In another of his pleasant encounters with world leaders, Russian president Vladimir Putin went to Egypt on February 8, staying until February 10.
Russian President Vladimir Putin's recent visit to Egypt should serve as a reminder to Western governments that political interests are not the only driving force in shaping international alliances.
the U.S. is now at a crossroads. It can choose to bring the world to further international chaos by insisting on confronting Russia in Ukraine, or it can acknowledge that today's national priorities -- international security, peace, increased shared prosperity and real values and rights -- can only be achieved through shared international cooperation.
Even before American hegemony emerged after World War II, birthday boy George Washington's Farewell Address admonition to avoid "permanent alliances" and focus on neutrality had long since been ignored. Now we have a worldwide web of alliances, mostly of our own instigation, and involvement in a whole host of wars.
Not enough is known to predict why the high pressure system occasionally allows an atmospheric river to sneak in and water California, though reports Andres Thompson at Climate Central. The latest river is far from significantly easing California drought.
Think the norm is unimportant or no longer in relevant? Well, there have been next to zero interstate wars over the past few years and state death as a result of conquest is (mostly) a relic of the 20th century. Putin, meanwhile, thinks he's fighting the Peloponnesian War all over again.
The Republic of Tuva is the weirdest place I have ever been. It has the highest murder rate in Russia, is the fourth poorest region in the country, and also happens to be the geographic center of Asia.
Another day, another court battle lost for the Russian LGBT community, this time set to the tune of Secret Agent Man.
Obama's war powers proposal justifies operations against vaguely defined "associated" people and entities. Put that together with the post-9/11 authorization for anti-Al Qaeda operations and you have a blank check to do pretty much anything, anywhere, any time against anyone who evinces admiration/sympathy/solidarity for Isis or Al Qaeda.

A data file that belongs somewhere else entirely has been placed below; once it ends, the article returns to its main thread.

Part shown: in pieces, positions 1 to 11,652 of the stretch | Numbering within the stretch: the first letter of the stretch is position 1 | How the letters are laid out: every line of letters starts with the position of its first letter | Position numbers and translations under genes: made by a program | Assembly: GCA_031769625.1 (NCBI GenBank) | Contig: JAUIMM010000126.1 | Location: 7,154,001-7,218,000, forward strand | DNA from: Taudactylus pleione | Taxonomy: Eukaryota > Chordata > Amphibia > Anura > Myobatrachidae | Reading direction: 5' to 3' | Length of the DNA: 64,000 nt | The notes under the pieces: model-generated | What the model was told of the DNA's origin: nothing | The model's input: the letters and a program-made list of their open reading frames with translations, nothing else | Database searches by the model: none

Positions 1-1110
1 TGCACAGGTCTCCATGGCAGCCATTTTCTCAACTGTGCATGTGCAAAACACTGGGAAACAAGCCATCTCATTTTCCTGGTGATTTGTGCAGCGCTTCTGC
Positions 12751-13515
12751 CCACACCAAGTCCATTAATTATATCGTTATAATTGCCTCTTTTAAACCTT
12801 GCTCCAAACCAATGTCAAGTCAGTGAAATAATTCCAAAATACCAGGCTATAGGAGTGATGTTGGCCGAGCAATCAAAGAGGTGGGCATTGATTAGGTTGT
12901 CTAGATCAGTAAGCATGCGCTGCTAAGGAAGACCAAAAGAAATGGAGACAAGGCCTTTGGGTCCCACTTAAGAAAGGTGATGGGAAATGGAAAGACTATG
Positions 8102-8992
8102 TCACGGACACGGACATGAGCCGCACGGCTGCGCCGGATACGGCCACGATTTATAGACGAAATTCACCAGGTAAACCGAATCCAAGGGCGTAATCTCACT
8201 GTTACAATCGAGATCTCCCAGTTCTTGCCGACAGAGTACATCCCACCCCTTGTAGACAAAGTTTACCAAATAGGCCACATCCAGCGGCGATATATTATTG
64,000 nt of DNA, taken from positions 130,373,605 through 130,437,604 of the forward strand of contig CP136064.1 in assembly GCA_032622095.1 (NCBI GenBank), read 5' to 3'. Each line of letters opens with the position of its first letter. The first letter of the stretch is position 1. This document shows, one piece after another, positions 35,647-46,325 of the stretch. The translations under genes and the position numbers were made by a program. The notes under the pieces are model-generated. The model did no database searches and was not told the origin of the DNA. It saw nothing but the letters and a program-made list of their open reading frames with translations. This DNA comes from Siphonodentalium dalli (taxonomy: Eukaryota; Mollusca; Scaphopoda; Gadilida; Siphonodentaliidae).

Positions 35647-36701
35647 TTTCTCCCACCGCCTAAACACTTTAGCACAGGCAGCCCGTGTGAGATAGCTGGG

MOSCOW -- At the root of all this monstrous and bloody story is the fact that the West lied to Moscow 25 years ago when it said it would not expand NATO even one inch to the east if the Soviet Union agreed to the unification of Germany. The West really did take full advantage of its opportunity to violate the balance of power in the world and must now busy itself with overcoming the negative consequences.
The negative yielding bonds show how weak the European economy and psychological capacity of Europe is to stand up to Putin. The problem for Germany now is not Russia but how to deal with Greece and the weakening economies of European countries.
Perhaps as American and European leaders warn that an AL-Qaeda or ISIS seeks the destruction of "our way of life," we should come to see the Putin danger similarly, but unchallenged he actually has the capacity to deliver on the threat.
Does Putin want Europe and the United States to feel threatened by a possibility of a larger war with Russia -- in order to push them into continuing talks with him? If the talks fail, Putin might want the West to believe Russia will have no choice but to expand militarily. Or does Putin really care about the negotiations, not the war? By pushing the rebels to take more territory in eastern Ukraine, the Kremlin is trying to create new facts on the ground that Putin can use as leverage in the impending talks.
Seeing Russia's perspective is critical to resolving the problem. In the early 19th century, American concerns over European encroachment into the Western hemisphere resulted in the development of the Monroe Doctrine.
The choice of methods that favored strategic nonviolent resistance in confronting brutal adversaries ultimately increased the chances of these nations to prevail and usher them into successful democratic transition.